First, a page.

Trout Unlimited Banquet in Butte

Trout Unlimited dinners – all for the trout (and grayling, too).

The snow banks tell us it’s still winter, but we’re getting into one of the sure signs of spring, the banquet season.

Here in Butte, spring seems to be the time when the various habitat organizations hold their annual fundraising banquets to support their organizations’ work improving wildlife habitat. The Mule Deer Foundation held their dinner earlier this month and the George Grant Chapter of Trout Unlimited has their bash coming up on Friday, March 3.

Oh, and take a hint, readers. If you’re affiliated with one of the organizations e.g. elk, turkeys, wild sheep, pheasants, etc., let me know what’s coming up and I’ll be glad to give you a plug in a future column.

I’m a longtime member of Trout Unlimited, and joined the George Grant Chapter of TU shortly after moving to Butte in 1988, and I’ve volunteered for habitat projects, served on their board, and otherwise have been involved with TU for a long time.

I believe in the goals of Trout Unlimited, of working to preserve and protect our cold-water fisheries. It’s not just about catching trout. It’s about protecting crucial habitat. Whether we’re talking about municipal water, irrigation, fish, waterfowl, upland birds, or elk and deer, it’s all about quality habitat and that always brings us back to water.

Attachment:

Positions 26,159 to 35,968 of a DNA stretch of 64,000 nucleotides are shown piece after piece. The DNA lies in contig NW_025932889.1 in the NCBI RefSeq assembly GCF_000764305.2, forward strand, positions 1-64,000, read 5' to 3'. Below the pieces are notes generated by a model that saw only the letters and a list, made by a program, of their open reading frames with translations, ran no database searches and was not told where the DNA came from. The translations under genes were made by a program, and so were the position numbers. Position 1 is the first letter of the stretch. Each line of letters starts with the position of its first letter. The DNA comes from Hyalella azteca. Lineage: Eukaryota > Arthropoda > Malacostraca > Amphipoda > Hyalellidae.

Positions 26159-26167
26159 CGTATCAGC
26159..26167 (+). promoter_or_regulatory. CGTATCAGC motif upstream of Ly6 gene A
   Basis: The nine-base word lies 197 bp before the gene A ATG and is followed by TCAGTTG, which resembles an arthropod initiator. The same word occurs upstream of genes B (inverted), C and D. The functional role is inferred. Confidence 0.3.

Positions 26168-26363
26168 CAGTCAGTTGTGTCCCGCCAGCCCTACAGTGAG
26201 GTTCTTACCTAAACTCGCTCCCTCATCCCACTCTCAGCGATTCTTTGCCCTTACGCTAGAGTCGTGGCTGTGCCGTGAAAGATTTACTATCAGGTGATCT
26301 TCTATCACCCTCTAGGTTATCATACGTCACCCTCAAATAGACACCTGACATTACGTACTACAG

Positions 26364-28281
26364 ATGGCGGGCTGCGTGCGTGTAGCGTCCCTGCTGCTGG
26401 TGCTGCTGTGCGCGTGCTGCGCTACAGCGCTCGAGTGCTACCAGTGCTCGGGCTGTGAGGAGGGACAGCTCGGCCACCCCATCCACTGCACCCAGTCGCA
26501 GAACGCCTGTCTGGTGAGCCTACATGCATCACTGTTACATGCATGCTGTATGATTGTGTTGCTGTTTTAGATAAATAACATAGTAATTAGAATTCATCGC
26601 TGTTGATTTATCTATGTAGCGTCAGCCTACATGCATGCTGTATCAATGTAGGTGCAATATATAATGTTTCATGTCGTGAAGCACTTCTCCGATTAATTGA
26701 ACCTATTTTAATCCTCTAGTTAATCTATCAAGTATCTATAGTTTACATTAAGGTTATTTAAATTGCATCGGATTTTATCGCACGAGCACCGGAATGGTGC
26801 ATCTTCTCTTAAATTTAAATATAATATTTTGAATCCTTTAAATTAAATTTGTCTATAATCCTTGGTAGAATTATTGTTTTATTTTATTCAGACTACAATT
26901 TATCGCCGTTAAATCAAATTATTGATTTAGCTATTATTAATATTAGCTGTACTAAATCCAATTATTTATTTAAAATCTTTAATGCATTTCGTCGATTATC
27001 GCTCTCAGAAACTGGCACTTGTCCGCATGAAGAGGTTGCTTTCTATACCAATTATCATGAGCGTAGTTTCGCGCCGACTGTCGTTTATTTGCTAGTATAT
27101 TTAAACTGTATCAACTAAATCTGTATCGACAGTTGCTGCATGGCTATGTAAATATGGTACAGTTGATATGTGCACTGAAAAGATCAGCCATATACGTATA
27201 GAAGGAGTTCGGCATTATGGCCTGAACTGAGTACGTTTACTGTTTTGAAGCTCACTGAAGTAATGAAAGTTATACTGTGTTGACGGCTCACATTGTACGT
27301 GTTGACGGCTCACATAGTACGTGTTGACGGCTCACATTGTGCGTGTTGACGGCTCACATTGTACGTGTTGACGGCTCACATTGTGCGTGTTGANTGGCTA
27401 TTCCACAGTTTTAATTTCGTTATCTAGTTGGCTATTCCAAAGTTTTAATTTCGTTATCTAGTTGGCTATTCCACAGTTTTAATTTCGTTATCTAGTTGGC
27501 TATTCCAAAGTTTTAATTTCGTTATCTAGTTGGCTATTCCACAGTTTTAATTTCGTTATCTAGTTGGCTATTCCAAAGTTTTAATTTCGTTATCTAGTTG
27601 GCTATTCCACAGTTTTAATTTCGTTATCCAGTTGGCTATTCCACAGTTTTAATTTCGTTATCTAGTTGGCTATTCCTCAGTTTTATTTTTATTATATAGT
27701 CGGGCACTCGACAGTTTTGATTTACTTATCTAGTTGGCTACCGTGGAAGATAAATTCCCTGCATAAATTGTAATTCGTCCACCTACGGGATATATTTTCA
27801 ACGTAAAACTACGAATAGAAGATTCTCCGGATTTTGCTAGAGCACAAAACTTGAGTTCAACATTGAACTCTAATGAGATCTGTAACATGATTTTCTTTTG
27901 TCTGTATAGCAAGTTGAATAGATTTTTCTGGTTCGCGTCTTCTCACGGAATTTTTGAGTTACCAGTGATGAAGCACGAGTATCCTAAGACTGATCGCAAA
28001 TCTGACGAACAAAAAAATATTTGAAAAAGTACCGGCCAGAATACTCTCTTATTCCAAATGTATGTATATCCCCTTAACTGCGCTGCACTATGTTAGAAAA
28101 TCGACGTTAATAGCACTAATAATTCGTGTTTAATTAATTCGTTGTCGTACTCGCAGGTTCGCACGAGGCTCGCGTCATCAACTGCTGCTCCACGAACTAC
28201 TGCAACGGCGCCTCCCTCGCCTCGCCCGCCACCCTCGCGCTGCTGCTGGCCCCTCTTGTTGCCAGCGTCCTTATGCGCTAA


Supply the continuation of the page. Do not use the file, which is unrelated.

Here, along the Continental Divide, we’re blessed with an abundance of trout streams, though we’re also blessed with an abundance of environmental problems from a century of mining and smelting, careless agricultural practices, and over-allocated water resources, just for a start. We’ve been there and we’ve done it.

The national organization of Trout Unlimited deals with a lot of “big picture” issues, such as the renewed threats of the proposed Pebble Mine in Alaska, or acid mine drainage caused by mountaintop removal in coal country.

The local George Grant Chapter puts local money to work on local projects, such as habitat restoration, public access to streams, education programs and other such local opportunities. The annual spring banquet funds the chapter’s work on the ground and in the water.

The Trout Unlimited banquet will be held on March 3, beginning after 5 p.m., again at the Butte Plaza Mall at the former Stage store location, next to the Jo-Ann Fabric store.

You can expect the usual opportunities to spend money and support the trout, with raffles for fly rods, a NRS raft package, and lots of other merchandise. There will be live and silent auctions for a variety of art, rods, reels, guns, furniture and other such merchandise, much of it donated by supporting local businesses. You can also expect to see or make a lot of friends and have a great time.

Last year, the GGTU banquet was totally sold out and the most successful fundraising dinner in the chapter’s history, and the local committee is working hard to improve on that.

If you’re not already on the GGTU mailing list, you can buy tickets for the dinner online at www.ggtu.org, or call Joelynn at 406-560-2956. Also, the event is kid friendly and dinner is free for kids under age 12, with games and prizes just for kids. Today’s kids are the future of angling and habitat.

So, I hope to see you at the Trout Unlimited dinner, and don’t be afraid to get into a bidding war on a neat fly rod or piece of art.

Remember: it’s all for the trout.

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